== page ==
The Daily Item, Sunbury, PA

June 20, 2013

Move reflects on Scouts, not GSVUW

By Steve Rothwell
The Associated Press

NEW YORK — The Greater Susquehanna Valley United Way’s decision to withhold discretionary funding from the Boy Scouts is a bold move. It is also one that reflects equally on the two organizations involved.

The United Way took a principled stance based not on finances, but rather on its namesake belief that we can live united and be stronger and better for it, the belief that discrimination is simply unacceptable. It is a belief the century-old Boy Scouts of America side-stepped last month when it allowed gay Scouts to be part of the organization, but not gay adults.

The Boy Scouts tried to appear inclusive, yet they weren’t. “We applaud the Boys Scout organization for including gay youth, but without any rationale, they’ve excluded gay adults,” said Keri Albright, the GSVUW president and CEO.

The problem with defending discrimination is that there is not a lot of gray area. You either discriminate or you don’t. Period.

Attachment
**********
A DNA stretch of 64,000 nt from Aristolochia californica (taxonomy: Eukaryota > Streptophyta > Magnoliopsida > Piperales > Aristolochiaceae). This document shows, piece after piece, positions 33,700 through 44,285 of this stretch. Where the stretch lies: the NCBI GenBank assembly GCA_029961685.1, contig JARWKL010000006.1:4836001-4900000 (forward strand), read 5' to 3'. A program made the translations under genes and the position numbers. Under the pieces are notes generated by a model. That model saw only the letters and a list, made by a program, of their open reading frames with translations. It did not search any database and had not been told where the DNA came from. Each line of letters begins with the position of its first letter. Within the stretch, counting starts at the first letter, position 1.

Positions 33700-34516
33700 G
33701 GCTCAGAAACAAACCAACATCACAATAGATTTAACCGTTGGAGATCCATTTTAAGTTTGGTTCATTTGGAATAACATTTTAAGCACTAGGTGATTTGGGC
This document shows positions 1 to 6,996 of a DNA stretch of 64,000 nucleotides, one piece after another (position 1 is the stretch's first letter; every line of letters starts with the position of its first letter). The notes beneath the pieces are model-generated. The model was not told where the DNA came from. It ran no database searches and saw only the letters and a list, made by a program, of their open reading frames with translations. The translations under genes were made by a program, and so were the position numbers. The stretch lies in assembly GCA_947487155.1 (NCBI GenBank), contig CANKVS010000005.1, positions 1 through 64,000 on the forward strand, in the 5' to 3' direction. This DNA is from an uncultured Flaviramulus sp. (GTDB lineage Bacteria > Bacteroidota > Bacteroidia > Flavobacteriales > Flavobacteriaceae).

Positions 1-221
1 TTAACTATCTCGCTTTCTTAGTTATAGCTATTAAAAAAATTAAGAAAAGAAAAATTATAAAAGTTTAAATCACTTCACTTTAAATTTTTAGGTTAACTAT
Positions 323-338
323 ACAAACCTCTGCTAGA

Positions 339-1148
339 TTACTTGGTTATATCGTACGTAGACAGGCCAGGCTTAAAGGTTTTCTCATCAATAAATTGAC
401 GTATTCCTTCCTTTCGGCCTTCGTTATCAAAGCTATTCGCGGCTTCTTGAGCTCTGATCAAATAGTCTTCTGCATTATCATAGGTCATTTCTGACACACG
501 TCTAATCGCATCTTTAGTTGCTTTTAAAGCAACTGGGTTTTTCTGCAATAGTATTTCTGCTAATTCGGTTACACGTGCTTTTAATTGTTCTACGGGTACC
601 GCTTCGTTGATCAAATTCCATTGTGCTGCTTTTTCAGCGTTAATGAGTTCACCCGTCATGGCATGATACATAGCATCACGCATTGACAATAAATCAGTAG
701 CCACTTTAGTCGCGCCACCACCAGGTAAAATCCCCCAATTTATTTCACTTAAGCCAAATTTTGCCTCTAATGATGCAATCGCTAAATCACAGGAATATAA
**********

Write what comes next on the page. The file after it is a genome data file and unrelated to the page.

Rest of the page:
The Boy Scouts tried to have it both ways and the United Way, rightly, stood its ground.

The reasons for the stance are many, but none is better than this one offered by GSVUW Board Chairman Eric Rowe: “We’re thinking about the young Scout with a gay parent who wants to be a volunteer leader. The message that’s being sent to that kid now is that is his dad is not OK if he’s gay, perpetuating a stereotype that the United Way can’t support.”

Interpretive comment about the United Way position tries to dissociate that organization from “so-called” traditional values, as if a social tradition of enslaving, murdering, ostracizing, diminishing, disrespecting and marginalizing people for genetically coded conditions is somehow a value Americans hold dear. It is not. Our graveyards and history books are filled with millions of Americans who gave their lives to establish the worth of every person and fulfill the promise of malice toward none and liberty for all.

For the better part of a century, the Boy Scouts of America have boasted of building character and citizenship, which can help build a “more conscientious, responsible and productive society.”

The group has done an admirable job in doing all of those things for generations, no one will deny that. There are times, however, when an opportunity presents itself to add to that character-building. The Scouts missed that chance when they kept their discriminatory policy in place and now they are seeing the consequences.

“We fund programs that reflect the value and practice of welcoming people of diverse backgrounds,” Albright said.

There are more than 130 merit badges available to Scouts. There is not one for diversity. Maybe there needs to be.